The drift deposition volume from passive collectors gradually increased with increasing wind speed, while the number of drift points measured by LiDAR does not follow the same law. For example, for nozzle ST12002 at a spray pressure of 0.4 MPa, the number of drift points at a wind speed of 2.5 m/s was 9,024, which is higher than 7,925 drift points at 3 m/s (Figure 7). This phenomenon may be caused by excessive droplet density or by changes in wind speed. When the wind speed is higher, the fine droplets pass through the vertical profile at a higher speed, and either the emitted laser beam fails to perfectly impact the droplets or the high-speed droplets cause part of the energy loss, implying that the reflected signal strength cannot reach the LiDAR system identification threshold.

Through the wt analysis, it was found that the Dv50 and RS have a great influence on R2 of LiDAR and indirect method (Figure 8). The droplet spectrum also indirectly affects the droplet density in the detection area. In order to reduce the detection distortion caused by laser beam occlusion and laser beam emission angle resolution, an appropriate detection area needs to be identified in advance. Although the current LiDAR sensor has a maximum detection distance of 300 meters or more, in actual spray drift evaluation, only a small plane (e.g., 1 × 1 m) close to the LiDAR may be selected as the sampling zone. This selected plane needs to be determined by experiments so that LiDAR can restore the spatial distribution of droplets most realistically.

In addition to the factors of the spray drift flux mode, the spray drift measurement with LiDAR in field maybe faces the challenges such as the impact of higher-intensity sunlight, dust suspended in the air, and ambient temperature on the performance of LiDAR. Gregorio et al. (2019) confirmed that spray drift measurement distortion maybe occured because of the presence of air-suspended dust based on the LiDAR system developed. Nowdays, the research on LiDAR detection performance in agriculture mainly focuses on sensing geometric characterization of canopy and obstacle in agricultural activities (Lee and Ehsani, 2008; Rosell and Sanz, 2021). Commercially available LiDAR sensors are expected to be a practical tool for drift assessment. However, the current research depth and breadth are not enough. It is essential to carry out subsequent research combined droplet characteristics, drift point cloud spatial distribution, application scenarios, and environmental conditions, to determine the optimal conditions for LiDAR measurements such as droplet density ranges, LiDAR Settings, and environmental conditions.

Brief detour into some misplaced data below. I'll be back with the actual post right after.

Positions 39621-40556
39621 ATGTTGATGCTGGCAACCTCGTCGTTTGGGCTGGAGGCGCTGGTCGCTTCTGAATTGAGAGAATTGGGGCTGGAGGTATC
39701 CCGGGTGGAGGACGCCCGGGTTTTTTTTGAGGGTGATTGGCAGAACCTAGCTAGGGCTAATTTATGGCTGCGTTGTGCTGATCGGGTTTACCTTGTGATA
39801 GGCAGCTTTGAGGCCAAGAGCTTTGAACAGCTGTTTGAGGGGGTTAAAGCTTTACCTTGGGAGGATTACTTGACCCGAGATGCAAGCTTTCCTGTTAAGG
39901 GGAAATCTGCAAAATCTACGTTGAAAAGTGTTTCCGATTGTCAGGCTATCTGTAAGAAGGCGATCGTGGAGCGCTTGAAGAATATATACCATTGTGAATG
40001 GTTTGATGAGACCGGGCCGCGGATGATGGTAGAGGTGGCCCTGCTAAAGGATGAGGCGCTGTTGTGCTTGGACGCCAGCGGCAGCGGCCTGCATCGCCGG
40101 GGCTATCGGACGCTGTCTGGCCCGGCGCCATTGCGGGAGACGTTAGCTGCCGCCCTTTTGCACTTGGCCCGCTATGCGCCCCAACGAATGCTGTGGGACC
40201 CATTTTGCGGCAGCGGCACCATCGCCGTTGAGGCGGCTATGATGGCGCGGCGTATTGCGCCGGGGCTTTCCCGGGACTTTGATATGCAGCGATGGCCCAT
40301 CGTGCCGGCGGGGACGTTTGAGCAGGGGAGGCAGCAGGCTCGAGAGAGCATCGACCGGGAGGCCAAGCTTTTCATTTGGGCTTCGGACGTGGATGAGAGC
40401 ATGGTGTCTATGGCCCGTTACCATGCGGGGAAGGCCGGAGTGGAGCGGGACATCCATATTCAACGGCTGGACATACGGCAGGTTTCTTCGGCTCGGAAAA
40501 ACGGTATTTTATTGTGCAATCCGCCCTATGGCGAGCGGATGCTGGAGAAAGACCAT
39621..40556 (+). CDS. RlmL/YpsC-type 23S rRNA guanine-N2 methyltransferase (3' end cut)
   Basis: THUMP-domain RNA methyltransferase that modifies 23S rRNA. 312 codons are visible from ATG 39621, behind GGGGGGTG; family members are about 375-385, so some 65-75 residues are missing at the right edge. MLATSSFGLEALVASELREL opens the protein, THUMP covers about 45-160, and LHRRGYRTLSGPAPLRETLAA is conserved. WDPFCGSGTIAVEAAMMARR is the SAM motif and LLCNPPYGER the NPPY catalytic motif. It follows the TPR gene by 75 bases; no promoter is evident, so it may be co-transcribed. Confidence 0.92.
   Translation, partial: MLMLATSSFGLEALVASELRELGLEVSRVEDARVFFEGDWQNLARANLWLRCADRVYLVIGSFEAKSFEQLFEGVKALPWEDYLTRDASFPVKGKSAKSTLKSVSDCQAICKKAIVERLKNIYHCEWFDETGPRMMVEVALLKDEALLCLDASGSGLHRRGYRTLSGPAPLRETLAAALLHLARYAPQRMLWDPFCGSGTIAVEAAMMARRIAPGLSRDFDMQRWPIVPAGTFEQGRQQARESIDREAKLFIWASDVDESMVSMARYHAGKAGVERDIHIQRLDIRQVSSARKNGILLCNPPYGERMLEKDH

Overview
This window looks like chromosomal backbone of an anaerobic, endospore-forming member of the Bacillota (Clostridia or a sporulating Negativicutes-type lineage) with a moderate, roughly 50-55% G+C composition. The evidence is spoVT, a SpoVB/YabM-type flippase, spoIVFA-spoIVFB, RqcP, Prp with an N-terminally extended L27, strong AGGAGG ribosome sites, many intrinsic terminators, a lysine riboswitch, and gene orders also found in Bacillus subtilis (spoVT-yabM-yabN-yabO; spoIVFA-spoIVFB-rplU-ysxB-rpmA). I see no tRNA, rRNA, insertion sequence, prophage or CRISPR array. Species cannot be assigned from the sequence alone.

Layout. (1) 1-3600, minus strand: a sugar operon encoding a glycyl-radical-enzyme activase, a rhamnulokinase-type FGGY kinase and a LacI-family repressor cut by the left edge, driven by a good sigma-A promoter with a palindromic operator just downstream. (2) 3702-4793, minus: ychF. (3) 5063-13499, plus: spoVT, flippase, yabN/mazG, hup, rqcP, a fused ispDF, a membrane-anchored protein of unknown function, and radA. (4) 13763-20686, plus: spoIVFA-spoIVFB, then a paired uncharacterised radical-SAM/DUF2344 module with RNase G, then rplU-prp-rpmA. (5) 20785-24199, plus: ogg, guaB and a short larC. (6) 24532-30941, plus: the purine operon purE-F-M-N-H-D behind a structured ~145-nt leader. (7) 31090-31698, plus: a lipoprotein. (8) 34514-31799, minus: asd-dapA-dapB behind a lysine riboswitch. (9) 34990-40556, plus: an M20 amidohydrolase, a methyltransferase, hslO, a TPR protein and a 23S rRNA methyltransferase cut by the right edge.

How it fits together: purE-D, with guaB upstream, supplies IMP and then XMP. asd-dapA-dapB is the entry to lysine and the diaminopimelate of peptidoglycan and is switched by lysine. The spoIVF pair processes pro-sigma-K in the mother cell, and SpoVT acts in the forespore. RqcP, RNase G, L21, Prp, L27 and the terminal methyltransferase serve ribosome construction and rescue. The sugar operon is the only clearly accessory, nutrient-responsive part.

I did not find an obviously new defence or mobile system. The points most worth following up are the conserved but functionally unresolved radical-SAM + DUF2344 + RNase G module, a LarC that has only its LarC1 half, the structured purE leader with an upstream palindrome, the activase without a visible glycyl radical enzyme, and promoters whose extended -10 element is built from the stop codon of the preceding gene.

3D LiDAR sensors provide a fast and efficient detection method for evaluating the drift performance of different types of nozzles and spraying techniques. Through non-contact scanning, the spatiotemporal distribution plots of drifting droplets can be provided, and the influence of environmental characteristics on the spatial transport of drifting droplets can be evaluated. Compared with the traditional method of using passive collectors, LiDAR technology significantly reduces time and labor cost, as well as the operator’s exposure to chemical pesticides.